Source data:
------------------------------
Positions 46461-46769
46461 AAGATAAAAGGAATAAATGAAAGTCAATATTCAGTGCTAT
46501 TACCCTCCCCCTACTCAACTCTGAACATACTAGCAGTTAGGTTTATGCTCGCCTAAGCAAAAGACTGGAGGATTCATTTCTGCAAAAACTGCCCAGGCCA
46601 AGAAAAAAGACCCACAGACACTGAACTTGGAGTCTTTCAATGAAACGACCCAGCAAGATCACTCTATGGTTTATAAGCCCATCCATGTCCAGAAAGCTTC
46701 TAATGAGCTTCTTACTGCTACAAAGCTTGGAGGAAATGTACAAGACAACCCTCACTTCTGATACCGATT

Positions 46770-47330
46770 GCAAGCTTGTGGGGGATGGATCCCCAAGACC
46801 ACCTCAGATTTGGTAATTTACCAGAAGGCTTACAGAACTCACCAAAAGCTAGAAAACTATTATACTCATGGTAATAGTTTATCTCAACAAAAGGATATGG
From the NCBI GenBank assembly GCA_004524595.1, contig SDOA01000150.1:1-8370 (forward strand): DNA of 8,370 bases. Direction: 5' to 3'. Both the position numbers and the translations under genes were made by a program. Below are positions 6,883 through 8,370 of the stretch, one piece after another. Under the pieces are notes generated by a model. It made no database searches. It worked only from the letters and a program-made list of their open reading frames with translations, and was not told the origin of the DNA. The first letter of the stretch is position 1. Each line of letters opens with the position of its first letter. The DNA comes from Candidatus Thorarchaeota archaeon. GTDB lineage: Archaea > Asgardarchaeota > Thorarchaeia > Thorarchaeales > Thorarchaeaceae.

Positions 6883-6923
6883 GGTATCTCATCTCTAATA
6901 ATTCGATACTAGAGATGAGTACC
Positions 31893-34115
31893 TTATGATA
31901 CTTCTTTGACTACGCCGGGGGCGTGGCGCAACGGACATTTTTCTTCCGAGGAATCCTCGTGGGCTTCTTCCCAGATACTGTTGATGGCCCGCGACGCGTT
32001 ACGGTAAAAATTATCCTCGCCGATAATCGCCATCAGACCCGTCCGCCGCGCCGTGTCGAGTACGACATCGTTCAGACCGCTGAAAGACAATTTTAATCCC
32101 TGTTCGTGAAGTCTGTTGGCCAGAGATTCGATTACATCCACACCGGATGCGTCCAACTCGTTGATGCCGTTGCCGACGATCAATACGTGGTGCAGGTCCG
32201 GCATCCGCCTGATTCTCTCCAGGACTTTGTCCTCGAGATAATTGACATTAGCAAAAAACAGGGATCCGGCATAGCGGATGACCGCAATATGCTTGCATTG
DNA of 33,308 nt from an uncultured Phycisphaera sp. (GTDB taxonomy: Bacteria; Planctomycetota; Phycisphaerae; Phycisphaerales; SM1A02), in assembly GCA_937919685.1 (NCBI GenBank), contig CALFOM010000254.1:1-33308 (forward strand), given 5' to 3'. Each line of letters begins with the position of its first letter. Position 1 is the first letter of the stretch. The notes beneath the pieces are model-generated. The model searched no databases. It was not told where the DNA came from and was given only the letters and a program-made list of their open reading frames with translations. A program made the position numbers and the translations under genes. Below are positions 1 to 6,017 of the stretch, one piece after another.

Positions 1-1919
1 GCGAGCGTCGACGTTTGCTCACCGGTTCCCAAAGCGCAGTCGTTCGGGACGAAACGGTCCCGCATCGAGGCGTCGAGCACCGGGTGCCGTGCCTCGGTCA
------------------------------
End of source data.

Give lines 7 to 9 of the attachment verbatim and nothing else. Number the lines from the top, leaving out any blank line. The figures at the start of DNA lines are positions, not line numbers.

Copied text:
46770 GCAAGCTTGTGGGGGATGGATCCCCAAGACC
46801 ACCTCAGATTTGGTAATTTACCAGAAGGCTTACAGAACTCACCAAAAGCTAGAAAACTATTATACTCATGGTAATAGTTTATCTCAACAAAAGGATATGG
From the NCBI GenBank assembly GCA_004524595.1, contig SDOA01000150.1:1-8370 (forward strand): DNA of 8,370 bases. Direction: 5' to 3'. Both the position numbers and the translations under genes were made by a program. Below are positions 6,883 through 8,370 of the stretch, one piece after another. Under the pieces are notes generated by a model. It made no database searches. It worked only from the letters and a program-made list of their open reading frames with translations, and was not told the origin of the DNA. The first letter of the stretch is position 1. Each line of letters opens with the position of its first letter. The DNA comes from Candidatus Thorarchaeota archaeon. GTDB lineage: Archaea > Asgardarchaeota > Thorarchaeia > Thorarchaeales > Thorarchaeaceae.